6 Tips for Living with the Donald Trump in Your Family

6 Tips for Living with the Donald Trump in Your Family August 11, 2016

Donald Trump can’t stop putting his foot in his mouth. He recently stoked fear among his audience by claiming that if elected, Hillary Clinton will attempt to eradicate gun rights in the United States. He claimed, “Hillary Clinton wants to abolish – essentially abolish the Second Amendment. By the way, if she gets to pick, if she gets to pick her judges, nothing you can do, folks. Although the Second Amendment people, maybe there is, I don’t know.”

It’s another not-so-veiled statement that promotes violence against a political opponent. Trump stated that if Clinton becomes president, she will pick judges who would abolish the Second Amendment and there’s nothing anyone can do about it, except for “Second Amendment people.”

Trump supporters have attempted to excuse his statement about Clinton by claiming it was a joke. Like, “Hahaha! Kill a sitting president people! Isn’t that funny! Bwahahaha!” Others say that Trump wasn’t calling for someone to assassinate Clinton; he was just trying to galvanize the “Second Amendment people” to vote for him. But that’s not what Trump said. He said that if Clinton actually becomes president and “gets to pick her judges” then the Second Amendment people could do something. What would that something be? Trump leaves that question open for interpretation, but his suggestion to assassinate a potential sitting president is an obvious interpretation of his statement.

Trump’s campaign is based on stoking fears and lies. Clinton doesn’t want to take guns away from law abiding citizens. Our guns are safe. Clinton simply wants to improve and enhance background checks and “enforce existing laws more rigorously.” A recent Pew Research Poll shows that 85% of Americans actually agree with Clinton when it comes to these measures – “most people in the US support background checks, bans on assault-style weapons, bans on high capacity ammunition clips, bans on online sales of ammunition, and a federal database to track gun sales.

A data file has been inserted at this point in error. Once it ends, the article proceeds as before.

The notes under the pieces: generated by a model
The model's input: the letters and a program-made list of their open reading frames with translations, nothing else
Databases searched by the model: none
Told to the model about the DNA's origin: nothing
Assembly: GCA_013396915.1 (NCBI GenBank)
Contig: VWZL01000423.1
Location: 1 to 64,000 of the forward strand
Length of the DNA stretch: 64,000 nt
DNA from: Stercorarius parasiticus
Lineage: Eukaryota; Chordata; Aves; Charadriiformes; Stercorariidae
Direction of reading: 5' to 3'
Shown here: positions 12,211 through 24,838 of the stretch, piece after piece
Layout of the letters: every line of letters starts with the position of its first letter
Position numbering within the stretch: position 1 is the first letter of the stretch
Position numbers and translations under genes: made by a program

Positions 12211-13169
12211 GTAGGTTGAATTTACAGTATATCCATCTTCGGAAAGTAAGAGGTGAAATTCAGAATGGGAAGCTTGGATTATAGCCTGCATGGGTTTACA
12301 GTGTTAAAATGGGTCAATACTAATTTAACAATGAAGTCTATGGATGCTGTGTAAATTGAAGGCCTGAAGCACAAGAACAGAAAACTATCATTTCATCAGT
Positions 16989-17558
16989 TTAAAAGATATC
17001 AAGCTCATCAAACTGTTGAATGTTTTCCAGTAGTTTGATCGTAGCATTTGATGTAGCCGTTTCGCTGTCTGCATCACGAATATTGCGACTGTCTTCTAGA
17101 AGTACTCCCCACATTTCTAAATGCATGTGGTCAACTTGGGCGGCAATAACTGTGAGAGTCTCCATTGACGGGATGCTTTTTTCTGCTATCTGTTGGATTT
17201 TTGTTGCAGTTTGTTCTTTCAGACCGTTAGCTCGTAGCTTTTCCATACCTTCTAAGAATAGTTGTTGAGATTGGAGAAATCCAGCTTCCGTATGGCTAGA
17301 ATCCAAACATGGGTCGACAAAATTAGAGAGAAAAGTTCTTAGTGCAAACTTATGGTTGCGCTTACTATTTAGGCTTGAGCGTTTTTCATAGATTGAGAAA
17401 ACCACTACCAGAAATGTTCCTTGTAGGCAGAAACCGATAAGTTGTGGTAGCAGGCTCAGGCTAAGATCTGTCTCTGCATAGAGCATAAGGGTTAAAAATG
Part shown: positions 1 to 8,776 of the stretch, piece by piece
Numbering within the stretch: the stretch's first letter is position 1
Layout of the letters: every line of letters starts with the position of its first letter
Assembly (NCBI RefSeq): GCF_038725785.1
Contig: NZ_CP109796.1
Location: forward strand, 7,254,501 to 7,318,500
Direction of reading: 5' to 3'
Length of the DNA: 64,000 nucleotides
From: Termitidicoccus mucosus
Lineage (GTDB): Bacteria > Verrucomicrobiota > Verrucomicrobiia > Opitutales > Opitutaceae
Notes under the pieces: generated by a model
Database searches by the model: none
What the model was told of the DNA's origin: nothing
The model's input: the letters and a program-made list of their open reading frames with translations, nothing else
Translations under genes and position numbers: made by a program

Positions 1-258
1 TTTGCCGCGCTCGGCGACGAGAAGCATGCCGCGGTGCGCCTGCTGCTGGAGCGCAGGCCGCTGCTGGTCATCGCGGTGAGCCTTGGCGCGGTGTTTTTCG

Most of us will never have to deal directly with the hate that spews from Donald Trump’s mouth, but most of us have a Donald Trump-like person in our family. Someone who says nasty things about other family members and who makes racist complaints about “the Mexicans” or “the Blacks” or “the Islamists” moving into the neighborhood. I have a “Donald Trump” in my family. I’ve made some mistakes, as you will see. And I’m still learning how to deal with our relationship, but here are some tips I’ve learned along the way have been helpful.

  1. It’s not about you. It’s about them. Whenever this person says something mean to me, I constantly remind myself that it isn’t about me. It’s about the other person. It’s about their issues, not mine. The sad truth is that this person has a weak sense of self. Their identity is based on being oppositional. People like this primarily know who they are by knowing who they are against. They are good because they know that there is some evil out there that they have to target. In order to feel good about themselves, they have to scapegoat another person or group. Try not to take this individual personally, because it’s not about you or anyone else. It’s about their insecurities.